Physical dependencies make physical changes to the way our bodies operate. Generally, physical dependencies are caused by drugs like heroin, methamphetamine, alcohol, nicotine, and even something as simple as caffeine. When someone stops using one of these substances, they will experience physical pain and discomfort.
Depending on the type of drug and the severity of the abuse, symptoms of physical withdrawal can include headaches, tremors, dizziness, aching muscles, and insomnia. Take caffeine as an example. When someone has a cup of coffee every morning, their body becomes dependent on the caffeine. If they skip their morning cup, they will most likely become tired and get a headache. Of course, with caffeine, the withdrawal symptoms are much less severe than a drug like heroin. The only way to overcome physical withdrawals is through detox. With all physical dependencies, the withdrawal symptoms will diminish over time.
Not every drug has physically addictive ingredients, but any drug use can lead to a mental dependency. A mental dependency is simply a desire to a have a drug. Although the user may not experience any physical withdrawal symptoms, they may think they need the drug to feel happy or fulfilled. Marijuana is one of the most common mentally addictive substances. Although marijuana has no physically addictive properties, many marijuana smokers feel they need to smoke to concentrate, feel happy, or function in their social lives.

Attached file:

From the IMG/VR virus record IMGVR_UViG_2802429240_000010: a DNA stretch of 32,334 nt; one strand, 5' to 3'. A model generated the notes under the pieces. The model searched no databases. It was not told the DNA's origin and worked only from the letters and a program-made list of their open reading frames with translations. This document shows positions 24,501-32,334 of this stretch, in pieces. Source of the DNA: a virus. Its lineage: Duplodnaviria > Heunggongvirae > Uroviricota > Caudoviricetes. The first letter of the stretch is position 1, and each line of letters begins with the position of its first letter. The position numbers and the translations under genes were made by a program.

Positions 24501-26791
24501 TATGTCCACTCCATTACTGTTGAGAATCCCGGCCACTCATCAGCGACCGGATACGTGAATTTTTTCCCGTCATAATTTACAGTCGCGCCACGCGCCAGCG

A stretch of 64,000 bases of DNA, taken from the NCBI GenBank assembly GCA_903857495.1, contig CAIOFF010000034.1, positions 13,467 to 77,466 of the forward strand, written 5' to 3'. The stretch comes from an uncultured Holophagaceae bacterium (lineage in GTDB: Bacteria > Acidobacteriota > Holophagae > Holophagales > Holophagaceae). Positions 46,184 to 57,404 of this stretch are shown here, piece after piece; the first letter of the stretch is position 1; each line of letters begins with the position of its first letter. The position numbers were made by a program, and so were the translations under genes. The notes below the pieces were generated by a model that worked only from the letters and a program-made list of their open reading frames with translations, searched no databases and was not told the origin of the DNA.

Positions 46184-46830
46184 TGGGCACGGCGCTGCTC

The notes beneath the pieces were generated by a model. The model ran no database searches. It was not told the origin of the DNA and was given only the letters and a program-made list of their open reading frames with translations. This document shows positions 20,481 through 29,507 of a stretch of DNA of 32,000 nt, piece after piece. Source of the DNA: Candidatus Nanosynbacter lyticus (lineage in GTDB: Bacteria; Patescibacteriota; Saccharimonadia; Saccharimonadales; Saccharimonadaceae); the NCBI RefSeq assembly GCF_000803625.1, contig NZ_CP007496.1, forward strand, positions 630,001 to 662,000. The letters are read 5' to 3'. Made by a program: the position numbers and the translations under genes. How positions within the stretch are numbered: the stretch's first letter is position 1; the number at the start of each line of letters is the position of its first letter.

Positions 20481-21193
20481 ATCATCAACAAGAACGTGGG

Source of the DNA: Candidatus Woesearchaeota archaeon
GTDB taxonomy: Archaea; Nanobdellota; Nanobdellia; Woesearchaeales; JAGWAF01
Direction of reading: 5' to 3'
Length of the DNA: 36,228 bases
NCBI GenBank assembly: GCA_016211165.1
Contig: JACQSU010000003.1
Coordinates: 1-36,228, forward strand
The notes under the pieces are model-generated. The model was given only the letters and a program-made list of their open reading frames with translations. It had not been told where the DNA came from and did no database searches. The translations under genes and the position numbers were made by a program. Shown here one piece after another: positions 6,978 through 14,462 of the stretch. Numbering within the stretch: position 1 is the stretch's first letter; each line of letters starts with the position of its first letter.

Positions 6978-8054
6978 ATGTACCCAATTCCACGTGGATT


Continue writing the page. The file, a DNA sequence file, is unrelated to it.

Once any mental or physical withdrawals symptoms have subsided, former addicts will experience mental cravings for a long period of time. Mental cravings usually occur when someone is in a situation that they associate with drug use. For example, if you used to drink with a certain group of friends, you may have a mental craving for alcohol when you are with them. Beating mental cravings requires will-power and long-term recovery.
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